The newly nominated National Security Adviser of the United States, John Bolton, has increased risks about what direction President Donald Trump’s foreign policy is taking. These concerns are not confined to the national remit, but they cross the world, particularly into Europe, the Middle East and beyond.
In addition to Bolton’s appointment, the president’s nomination of both the former director Central Intelligence Agency, Mike Pompeo, replacing Rex Tillerson, and Gina Haspel as the new CIA chief, is greatly adding to the anxiety.
Both nominations require Congress’s approval while the national security adviser, whose job is to maintain links between intelligent services and the White House, is directly appointed by the president. Gina Haspel’s selection has been widely criticised with the New York based Human Rights Watch (HRW) calling on the US Senate to oppose the nomination. In its letter to the Senate’s leadership and Select Committee on Intelligence, HRW said that Haspel was closely involved in the torture of detainees under the CIA’s Rendition, Detention and Interrogation (RDI) programme and the destruction of related evidence in Iraq during the Bush Administration. HRW believes that what is already known about Haspel’s role in the RDI programme is sufficiently enough to disqualify her from serving as CIA director.
With Nimrata (Nikki) Haley, US ambassador to the United Nations, already on board the Trump administration, we have now what one might call the “Hawks Quartet”. This would make this administration probably the most extreme since George W. Bush’s, led by the most populist president whose random tweets have become a daily exercise adding confusion to the prevailing anxiety.What makes this state more worrying is the fact that the US still remains unchallenged as a military power in the world. Last century’s World Order, or what was known as “balance of fear”, of the 1960s and 1970s has somehow succeeded in keeping contentious powers from destroying each other.
There are a great many risks that are facing so many countries in the world. These are not limited to the US, specially in the last 14 months, but have also surfaced in Europe because of the rise of populism in the EU (as results of the latest elections have shown in Italy), including of course Brexit in the UK.
Such changes will drastically impact events in the Middle East, the Gulf and North Africa and there is already evidence confirming this. With the absence of such “great powers” in control of world order, we can see the unprecedented easy rise of medium or even weaker powers, using new technology to create havoc in the world.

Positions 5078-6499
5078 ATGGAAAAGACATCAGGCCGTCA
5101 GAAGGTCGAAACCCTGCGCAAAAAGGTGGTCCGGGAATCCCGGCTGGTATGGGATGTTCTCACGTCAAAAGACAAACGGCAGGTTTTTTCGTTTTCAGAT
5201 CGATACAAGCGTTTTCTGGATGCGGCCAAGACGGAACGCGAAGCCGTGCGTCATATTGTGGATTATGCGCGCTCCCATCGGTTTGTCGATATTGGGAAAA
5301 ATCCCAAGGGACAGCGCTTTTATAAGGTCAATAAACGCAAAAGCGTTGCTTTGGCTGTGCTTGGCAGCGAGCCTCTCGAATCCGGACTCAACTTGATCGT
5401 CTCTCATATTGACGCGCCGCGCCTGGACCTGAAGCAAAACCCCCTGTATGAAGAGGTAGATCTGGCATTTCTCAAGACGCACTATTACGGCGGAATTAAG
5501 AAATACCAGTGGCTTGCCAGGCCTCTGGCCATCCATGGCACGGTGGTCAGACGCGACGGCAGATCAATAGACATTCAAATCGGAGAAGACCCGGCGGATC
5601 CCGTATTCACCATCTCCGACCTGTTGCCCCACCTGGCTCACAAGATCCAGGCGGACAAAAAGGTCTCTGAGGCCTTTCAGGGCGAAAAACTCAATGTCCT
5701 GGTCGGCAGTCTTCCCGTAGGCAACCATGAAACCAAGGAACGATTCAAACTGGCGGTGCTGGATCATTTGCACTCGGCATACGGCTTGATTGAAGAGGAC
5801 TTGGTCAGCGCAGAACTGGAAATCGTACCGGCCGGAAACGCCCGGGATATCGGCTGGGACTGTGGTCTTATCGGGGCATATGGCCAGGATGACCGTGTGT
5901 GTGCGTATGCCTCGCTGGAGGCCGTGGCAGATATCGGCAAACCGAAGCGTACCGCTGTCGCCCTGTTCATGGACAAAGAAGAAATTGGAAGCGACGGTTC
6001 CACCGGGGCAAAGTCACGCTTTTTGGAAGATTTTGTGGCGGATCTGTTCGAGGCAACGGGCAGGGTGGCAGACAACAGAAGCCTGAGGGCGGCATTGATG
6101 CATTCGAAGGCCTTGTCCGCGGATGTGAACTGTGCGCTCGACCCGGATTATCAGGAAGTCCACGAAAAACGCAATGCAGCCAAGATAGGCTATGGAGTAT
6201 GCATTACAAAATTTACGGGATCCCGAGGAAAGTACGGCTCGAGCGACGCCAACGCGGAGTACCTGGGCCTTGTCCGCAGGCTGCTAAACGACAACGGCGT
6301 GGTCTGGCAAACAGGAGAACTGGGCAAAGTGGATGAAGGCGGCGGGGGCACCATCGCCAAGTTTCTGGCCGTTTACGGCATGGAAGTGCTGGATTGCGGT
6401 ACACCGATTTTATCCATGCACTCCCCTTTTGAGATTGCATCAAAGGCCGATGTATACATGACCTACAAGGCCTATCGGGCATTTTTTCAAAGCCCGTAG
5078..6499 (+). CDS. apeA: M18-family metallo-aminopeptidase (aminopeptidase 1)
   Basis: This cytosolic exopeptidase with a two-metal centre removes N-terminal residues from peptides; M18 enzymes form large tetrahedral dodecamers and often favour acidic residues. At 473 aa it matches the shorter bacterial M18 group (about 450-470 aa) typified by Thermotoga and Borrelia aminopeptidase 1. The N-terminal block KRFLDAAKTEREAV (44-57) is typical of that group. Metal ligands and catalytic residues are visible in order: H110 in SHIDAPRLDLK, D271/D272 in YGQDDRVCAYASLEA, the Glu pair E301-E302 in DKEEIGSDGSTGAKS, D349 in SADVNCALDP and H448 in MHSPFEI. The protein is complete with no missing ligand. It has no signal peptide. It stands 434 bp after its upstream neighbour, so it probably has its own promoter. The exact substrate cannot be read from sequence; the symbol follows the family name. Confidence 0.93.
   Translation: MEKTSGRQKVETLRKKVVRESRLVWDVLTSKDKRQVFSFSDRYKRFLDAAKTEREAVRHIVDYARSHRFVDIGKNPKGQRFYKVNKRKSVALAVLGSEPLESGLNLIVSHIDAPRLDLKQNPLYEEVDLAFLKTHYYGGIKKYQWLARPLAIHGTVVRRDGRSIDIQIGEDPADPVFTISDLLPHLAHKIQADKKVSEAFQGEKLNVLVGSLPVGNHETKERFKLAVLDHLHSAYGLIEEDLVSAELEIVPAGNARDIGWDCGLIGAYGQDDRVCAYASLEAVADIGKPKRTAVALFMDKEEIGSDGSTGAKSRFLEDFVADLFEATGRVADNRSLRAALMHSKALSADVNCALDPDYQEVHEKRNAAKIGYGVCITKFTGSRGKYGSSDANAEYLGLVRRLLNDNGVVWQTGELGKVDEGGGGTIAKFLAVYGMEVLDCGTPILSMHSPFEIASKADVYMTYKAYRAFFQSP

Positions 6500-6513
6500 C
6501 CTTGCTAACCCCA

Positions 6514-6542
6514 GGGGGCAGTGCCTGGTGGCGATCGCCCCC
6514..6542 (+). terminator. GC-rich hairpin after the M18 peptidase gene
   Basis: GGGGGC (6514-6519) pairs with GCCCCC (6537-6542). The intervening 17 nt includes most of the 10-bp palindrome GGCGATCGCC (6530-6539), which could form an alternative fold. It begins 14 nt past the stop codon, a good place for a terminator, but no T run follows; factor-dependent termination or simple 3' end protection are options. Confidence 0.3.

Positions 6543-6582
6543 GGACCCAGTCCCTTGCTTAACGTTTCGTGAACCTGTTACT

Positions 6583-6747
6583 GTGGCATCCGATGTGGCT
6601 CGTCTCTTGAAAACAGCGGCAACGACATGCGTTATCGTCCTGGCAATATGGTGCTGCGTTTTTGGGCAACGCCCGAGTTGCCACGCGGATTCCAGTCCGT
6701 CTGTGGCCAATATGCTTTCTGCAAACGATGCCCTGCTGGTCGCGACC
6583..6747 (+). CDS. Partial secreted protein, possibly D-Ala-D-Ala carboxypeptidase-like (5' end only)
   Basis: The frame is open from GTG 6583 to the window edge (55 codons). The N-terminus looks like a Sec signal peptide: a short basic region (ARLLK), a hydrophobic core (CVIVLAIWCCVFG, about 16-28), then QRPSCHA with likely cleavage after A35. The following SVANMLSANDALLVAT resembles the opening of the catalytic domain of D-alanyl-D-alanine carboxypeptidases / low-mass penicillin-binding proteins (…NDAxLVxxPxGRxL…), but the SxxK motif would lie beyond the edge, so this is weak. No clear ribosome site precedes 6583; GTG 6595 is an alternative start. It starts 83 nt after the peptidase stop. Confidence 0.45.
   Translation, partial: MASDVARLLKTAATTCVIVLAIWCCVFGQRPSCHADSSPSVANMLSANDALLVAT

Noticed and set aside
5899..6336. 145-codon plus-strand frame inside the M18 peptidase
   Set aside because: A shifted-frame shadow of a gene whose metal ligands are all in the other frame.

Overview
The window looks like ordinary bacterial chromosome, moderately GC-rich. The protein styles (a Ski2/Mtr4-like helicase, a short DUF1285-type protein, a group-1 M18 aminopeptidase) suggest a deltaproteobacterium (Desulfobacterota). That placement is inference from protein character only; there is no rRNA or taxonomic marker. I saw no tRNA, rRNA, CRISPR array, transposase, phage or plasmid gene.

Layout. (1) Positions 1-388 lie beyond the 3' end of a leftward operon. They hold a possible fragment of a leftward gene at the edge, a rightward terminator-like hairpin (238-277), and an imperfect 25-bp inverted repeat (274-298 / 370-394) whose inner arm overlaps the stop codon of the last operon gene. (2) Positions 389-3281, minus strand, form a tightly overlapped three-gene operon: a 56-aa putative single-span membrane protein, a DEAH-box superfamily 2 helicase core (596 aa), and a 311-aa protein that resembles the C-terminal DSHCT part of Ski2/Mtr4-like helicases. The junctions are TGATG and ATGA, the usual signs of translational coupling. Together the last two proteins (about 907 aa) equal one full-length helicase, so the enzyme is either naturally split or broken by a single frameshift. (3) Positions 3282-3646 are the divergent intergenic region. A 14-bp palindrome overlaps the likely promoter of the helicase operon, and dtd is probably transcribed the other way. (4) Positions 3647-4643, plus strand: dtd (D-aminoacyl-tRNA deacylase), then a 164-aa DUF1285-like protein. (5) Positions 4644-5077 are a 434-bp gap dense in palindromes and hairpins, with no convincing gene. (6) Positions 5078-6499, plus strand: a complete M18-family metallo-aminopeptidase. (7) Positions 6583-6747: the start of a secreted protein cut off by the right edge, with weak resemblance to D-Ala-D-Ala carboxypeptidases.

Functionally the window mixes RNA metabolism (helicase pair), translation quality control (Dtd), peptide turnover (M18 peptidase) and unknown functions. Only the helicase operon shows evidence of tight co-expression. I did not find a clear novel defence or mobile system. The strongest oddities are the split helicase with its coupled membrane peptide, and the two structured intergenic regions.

Countries such Iran, Russia, Israel and Turkey top the list of such powers who seem to be able — under the current circumstances — to freely do what they want. Such powers should not be allowed to get away with murder because this is precisely what they do. This is the policy they are implementing from Tehran to Iraq, Syria, Lebanon, Egypt, Libya, the Yemen: policy of war, instability and poverty.
Even if these powers did succeed in their sinister endeavours they will fail miserably in sustaining the status quo for a long time or financing the colossal rebuilding cost. This puts the so-called transatlantic partnership at a crossroads in facing up to the most acute and unprecedented challenges. However, this relationship has seen tremendous transformation since Trump won 2016 presidential election. Since his victory in the presidential election, Trump’s tweets and actions have called into question what has been known until now as the ‘Unified West’.
With the hawkish quartet in place, it is feared that the Trump administration will go further in weakening the Western alliance.
The American president has on several occasions over the last 14 months ridiculed the principles that clearly distinguished the transatlantic relationship since the 1950s. This is abundantly obvious in relation to many issues such as human rights, the Middle East problem, international law and multilateral agreements. What we have instead is a situation whereby community leaders in civil societies and policymakers in Europe are waking up almost daily to every tweet from the occupant in the White House that increasingly adds disquiet to the already existing anxiety. It is apparent the US under Trump and the EU will fearfully end up going in different directions over strategically vital issues like Iran’s destructive policy in the region, Israel’s disregard of international laws concerning Palestinian rights, proliferation and threats of nuclear weapons and the Paris climate accord. The EU is urgently required to come up with a joint strategy to wisely handle these changes.
Mustapha Karkouti is a columnist and former president of the Foreign Press Association, London. Twitter: @mustaphatache